2. If there is to be a thrust towards centralised terminology/operational definitions, is the written word the best way of communicating them? The word limitation of journal articles was cited as a hindrance for allowing comparisons. Surely we are in a different era now? Within a discipline which utilises powerful visual media to deliver/share information, should we be progressing towards pictures/videos as demonstrations of operational definitions rather than written attempts?

3. The best assessors of reliability are the consumers – the players /coaches that actually use the available resources to review performance. Are they confident enough to rely on the information to make decisions based on the accuracy of the data collected by the service providers?

4. Being able to produce reams of data, extended reports and pretties is no longer the challenge. Is simplicity overlooked?

5.  Big data – do the needles exist?

6.  Is the chase of technology/features impacting on the PA process?

7. A lot of performance analysts have learned their craft in applied contexts. Many of them are learning this alongside learning how to manage and train people. How do we support the development of social skills?

8. What is to count as research? Do we need other metrics to extend the concept of impact?

9. Should the teaching be research-informed or practice-led? Particularly if the research elements are not being adopted in everyday practice.

References

Mackenzie, R. and Cushion, C. (2013). Performance analysis in football: A critical review and implications for future research. Journal of Sports Sciences. 31 (6), 639-676.

Carling, C., Wright, C., Nelson, L.J. and Bradley, P.S. (2013). Comment on ‘Performance analysis in football: A critical review and implications for future research’. Journal of Sports Sciences. DOI:10.1080/02640414.2013.807352.

 

 

The Visual Analytic Turn

Seventeen years ago, Usama Fayyad, Gregory Piatesky-Shapiro and Padhraic Smyth wrote:

Across a wide variety of fields, data are being collected and accumulated at a dramatic pace. There is an urgent need for a new generation of computational theories and tools to assist humans in extracting useful information (knowledge) from the rapidly growing volumes of digital data. These theories and tools are the subject of the emerging field of knowledge discovery in databases (KDD).

I revisited their article in the AI Magazine this week after a number of finds prompted me to think about the visual analytic turn in sport.

The first visualisation that grabbed my attention was an English Premier League fixture strength table prepared by Neil Kellie (shared with me by Julian Zipparo). Neil used Tableau Public for his visualisation.

Neil

Neil developed his table by using a static star rating and a form rating combined to give a score for each fixture. This becomes a dynamic table as the season progresses. It has prompted me to think about how we weight previous year’s ranking in a model.

The Economist added its weight to the Fantasy Football discussions with its post on 16 August. The post uses topological data-analysis software provided by Ayasdi to visualise Opta data on the different attributes of players. In an experimental interactive chart:

the data is divided into overlapping groups. These groups contain clusters of data—in this case footballers with similar attributes—which are visualised as nodes. Because the groups overlap, footballers can appear in more than one node; when they do, a branch is drawn between the nodes. Some nodes have multiple connections, whereas others have few or none.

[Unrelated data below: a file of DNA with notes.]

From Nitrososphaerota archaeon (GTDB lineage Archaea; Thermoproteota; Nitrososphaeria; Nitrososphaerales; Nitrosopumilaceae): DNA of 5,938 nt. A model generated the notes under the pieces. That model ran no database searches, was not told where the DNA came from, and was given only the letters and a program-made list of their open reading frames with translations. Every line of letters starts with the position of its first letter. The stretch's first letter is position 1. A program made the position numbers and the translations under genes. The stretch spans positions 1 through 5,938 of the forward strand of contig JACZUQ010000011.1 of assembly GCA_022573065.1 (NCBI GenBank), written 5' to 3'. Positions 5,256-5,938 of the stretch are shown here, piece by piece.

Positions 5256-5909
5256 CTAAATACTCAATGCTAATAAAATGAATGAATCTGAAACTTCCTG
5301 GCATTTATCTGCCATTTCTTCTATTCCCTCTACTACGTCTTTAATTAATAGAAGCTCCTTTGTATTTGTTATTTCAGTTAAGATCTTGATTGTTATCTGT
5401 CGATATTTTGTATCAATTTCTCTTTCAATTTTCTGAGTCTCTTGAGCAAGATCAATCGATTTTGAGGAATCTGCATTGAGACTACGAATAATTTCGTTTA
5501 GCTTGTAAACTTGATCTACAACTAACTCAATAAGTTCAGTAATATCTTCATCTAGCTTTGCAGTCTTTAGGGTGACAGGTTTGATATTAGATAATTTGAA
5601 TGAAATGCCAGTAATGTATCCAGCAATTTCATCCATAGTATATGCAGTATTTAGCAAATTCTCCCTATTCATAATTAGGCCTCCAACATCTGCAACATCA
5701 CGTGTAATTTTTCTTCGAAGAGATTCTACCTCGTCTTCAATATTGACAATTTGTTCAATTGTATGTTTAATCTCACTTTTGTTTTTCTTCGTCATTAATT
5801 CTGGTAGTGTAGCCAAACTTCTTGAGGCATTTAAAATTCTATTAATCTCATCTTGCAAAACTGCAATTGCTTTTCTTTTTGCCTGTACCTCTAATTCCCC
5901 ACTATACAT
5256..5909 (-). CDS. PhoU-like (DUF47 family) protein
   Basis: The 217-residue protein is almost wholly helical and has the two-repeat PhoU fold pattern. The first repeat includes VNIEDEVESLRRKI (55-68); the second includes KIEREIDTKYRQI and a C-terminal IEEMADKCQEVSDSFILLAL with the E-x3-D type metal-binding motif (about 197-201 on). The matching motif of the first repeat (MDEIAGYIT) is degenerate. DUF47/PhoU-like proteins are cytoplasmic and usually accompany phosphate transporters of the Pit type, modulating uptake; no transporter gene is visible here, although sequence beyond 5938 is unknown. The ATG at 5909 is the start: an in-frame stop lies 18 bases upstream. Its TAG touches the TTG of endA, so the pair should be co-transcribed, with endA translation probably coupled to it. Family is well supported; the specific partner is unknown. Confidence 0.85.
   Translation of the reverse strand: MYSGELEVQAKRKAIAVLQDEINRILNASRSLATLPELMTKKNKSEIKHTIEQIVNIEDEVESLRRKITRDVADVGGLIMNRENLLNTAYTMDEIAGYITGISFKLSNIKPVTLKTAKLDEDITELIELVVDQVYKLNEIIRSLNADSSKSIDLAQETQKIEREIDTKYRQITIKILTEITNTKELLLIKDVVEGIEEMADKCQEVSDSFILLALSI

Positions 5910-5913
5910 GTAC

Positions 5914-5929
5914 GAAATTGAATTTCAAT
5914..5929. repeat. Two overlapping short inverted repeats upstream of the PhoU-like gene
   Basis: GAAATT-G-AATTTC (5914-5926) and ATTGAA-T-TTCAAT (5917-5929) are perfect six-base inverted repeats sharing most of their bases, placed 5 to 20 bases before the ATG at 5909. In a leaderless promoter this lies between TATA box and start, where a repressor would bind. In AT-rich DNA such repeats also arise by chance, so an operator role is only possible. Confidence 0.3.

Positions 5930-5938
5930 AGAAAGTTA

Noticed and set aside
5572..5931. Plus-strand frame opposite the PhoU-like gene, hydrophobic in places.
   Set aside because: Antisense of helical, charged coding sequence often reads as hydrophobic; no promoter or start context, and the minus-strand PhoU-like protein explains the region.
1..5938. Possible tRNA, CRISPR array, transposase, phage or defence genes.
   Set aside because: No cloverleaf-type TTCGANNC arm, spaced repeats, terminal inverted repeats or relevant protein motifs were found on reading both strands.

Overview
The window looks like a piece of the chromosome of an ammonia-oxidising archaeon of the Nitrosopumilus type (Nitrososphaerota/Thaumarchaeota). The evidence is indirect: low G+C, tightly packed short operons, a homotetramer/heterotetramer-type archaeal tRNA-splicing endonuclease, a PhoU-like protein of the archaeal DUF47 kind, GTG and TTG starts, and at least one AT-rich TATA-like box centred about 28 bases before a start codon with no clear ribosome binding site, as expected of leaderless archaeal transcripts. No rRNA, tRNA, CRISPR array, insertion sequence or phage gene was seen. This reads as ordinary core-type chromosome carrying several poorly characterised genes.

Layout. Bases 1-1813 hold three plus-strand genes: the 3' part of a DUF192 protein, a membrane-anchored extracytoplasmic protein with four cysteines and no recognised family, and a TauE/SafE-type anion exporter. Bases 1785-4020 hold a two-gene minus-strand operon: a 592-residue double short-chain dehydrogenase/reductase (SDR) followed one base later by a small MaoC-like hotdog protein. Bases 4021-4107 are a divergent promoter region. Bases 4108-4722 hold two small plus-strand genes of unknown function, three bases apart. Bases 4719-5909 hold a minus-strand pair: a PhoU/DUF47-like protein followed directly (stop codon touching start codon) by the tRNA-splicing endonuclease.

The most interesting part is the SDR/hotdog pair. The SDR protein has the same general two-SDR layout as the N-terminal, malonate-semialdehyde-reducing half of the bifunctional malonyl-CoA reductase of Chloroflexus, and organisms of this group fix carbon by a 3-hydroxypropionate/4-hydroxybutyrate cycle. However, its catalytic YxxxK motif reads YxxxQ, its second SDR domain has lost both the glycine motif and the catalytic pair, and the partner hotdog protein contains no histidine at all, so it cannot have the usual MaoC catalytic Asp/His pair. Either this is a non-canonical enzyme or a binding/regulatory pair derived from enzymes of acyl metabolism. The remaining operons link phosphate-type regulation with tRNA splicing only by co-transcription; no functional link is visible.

Ayasdi

There is a 2m 32s introduction to the Ayasdi Viewer on YouTube. Lum et al (2013) exemplify their discussion of topology with an analysis of NBA roles. Their insights received considerable publicity earlier this year (“this topological network suggests a much finer stratification of players into thirteen positions rather than the traditional division into five positions”).

Back at Tableau Public, I found news of a Fanalytics seminar. One of the presenters at the workshop is Adam McCann.  Adam’s most recent blog post is a comparison of radar and parallel coordinate charts. Adam led me to a keynote address by Noah Iliinsky: Four Pillars of Data Visualization (46m YouTube video). Noah works in IBM’s Center for Advanced Visualization.

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This snowball sample underscores for me just how many remarkable people are in the visualisation space. I am interested to learn that a number of these people are using Tableau Public … to share sport data.

In other links this week, Satyam Mukherjee shared his visualisation of Batting Partnerships in the first Ashes Test 2013:

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Simon Gleave’s 26 Predictions: English Premier League forecasting laid bare reminded me of the discussions following Nate Silver’s analysis of the 2012 Presidential Elections. I enjoyed Simon’s juxtaposition of 26 pre-season Premier League predictions, “13 which are at least partially model based, and 13 from the media. The models select Manchester City as title favourites but the journalists favour Chelsea”. Simon’s post introduced me to James Grayson and his reflection on predictions about performance. I think Simon and James have a very impressive approach to data.

This week’s links have left me thinking about an idea I had back in 2005. I wondered at that time if I could become skilful enough to combine the insights offered by Edward Tufte and Usama Fayyad. More recently, I have been wondering if I could do that with the virtuosity that pervades Snow Fall.